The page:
In applications using a donor roller oiling system, the use of a silicone based outer layer and its subsequent swell by the polydimethylsiloxane release fluid results in excessive swelling leading to failure of the roller to provide a uniform layer of release fluid as described in U.S. Pat. No. 4,659,621. As disclosed, the silicone fuser member coating included fluoroelastomer analogs replacing silicone. However, the toner's tendency to offset was sacrificed.

There continues to be a need for improved fuser and pressure rollers with improved fusing performance, e.g. reduced impact of swell on wear resistance without reducing the toner releasability. The impact of oil swell on wear is measured as the difference between the oil swollen wear and the dry wear.

SUMMARY OF THE INVENTION

It is an object of the present invention to provide an improved fuser member with improved release and improved wear resistance properties and including a reduction in oil swell and the effect of oil swell on wear.

In accordance with the present invention there is provided a fuser member having a support metallic core and an outer layer of material formed over the metallic core, the outer layer including composite material, comprising:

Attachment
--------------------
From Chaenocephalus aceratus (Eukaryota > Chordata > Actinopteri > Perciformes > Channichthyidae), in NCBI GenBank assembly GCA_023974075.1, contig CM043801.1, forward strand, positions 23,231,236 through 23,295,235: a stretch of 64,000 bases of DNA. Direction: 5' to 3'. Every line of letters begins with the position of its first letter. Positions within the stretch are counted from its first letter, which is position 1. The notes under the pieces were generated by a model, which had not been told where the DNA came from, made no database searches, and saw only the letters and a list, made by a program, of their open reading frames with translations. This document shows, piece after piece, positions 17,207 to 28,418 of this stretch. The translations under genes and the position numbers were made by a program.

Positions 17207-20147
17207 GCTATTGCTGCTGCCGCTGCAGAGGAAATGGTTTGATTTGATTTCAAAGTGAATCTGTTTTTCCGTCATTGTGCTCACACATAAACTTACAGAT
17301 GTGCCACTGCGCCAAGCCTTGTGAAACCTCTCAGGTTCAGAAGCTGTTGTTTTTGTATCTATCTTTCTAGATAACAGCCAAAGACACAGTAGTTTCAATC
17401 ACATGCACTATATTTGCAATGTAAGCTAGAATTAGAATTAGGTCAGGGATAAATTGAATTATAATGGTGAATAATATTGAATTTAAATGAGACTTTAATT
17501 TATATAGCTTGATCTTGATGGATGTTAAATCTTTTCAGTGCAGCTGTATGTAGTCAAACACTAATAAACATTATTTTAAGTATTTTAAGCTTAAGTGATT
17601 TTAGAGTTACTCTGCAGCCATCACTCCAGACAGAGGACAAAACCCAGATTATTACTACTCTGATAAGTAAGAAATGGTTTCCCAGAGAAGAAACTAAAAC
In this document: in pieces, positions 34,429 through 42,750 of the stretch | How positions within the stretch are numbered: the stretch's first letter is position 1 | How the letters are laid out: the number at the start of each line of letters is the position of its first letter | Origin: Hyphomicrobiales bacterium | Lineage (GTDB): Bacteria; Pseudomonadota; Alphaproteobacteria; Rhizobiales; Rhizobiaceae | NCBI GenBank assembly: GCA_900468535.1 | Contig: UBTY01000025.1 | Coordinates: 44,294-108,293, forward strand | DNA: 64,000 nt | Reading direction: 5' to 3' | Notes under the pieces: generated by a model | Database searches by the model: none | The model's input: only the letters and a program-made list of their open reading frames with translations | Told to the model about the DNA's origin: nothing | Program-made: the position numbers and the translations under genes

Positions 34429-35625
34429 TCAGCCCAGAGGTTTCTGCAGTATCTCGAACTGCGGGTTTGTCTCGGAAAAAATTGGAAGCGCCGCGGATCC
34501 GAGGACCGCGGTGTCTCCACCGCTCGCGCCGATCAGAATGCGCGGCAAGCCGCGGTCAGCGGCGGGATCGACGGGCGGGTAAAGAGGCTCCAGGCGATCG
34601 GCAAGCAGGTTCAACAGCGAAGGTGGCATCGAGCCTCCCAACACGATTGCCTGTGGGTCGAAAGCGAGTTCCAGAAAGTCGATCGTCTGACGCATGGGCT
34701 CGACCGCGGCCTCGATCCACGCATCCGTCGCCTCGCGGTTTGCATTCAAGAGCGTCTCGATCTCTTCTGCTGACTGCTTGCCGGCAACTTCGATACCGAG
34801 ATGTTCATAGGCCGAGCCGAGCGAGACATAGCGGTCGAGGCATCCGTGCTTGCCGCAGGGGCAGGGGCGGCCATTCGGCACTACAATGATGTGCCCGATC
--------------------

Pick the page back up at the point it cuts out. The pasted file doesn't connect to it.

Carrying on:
(a) a silicone T-resin;

(b) a crosslinked poly(dialkylsiloxane), wherein the poly(dialkylsiloxane) has a weight average molecular weight before crosslinking of about 5,000 to 80,000; and

(c) an aryl silane crosslinking agent.

An advantage of the present invention is that by reducing the oil swell of the fuser member wear resistance of the roller can be improved resulting in a longer useful life.

Another advantage of the current invention is that the reduction of oil swell results in the advantages listed above without sacrificing any of the release characteristics thereby reducing the quantity of release agent that is needed.

BRIEF DESCRIPTION OF THE DRAWINGS

FIG. 1 is a cross-sectional view of a fusing assembly including a fuser roller and a pressure roller; and

FIG. 2 is a cross-sectional view of the fusing member of FIG. 1.

DETAILED DESCRIPTION OF THE PREFERRED EMBODIMENT

Turning first to FIG. 1, there is shown a fusing assembly 8 which includes a fusing member, shown as fuser roller 12 and another fusing member, shown as a pressure roller 22. The fuser roller 12 is heated either internally with a heating lamp 48 controlled by control circuit 46 driven by a power supply shown as battery B. The pressure roller 22 may or may not be likewise heated by either internally with a heating lamp 44 controlled by another control circuit 46. In place of using an internal heating element the exterior surface of fuser roller 12 and pressure roller 22 can be heated. The fuser roller 12 and pressure roller 22 come together under pressure to form a nip 30. The receiver sheet 42 with unfused toner 40 pass through the nip 30 to fuse the toner 40 to the receiver sheet 42.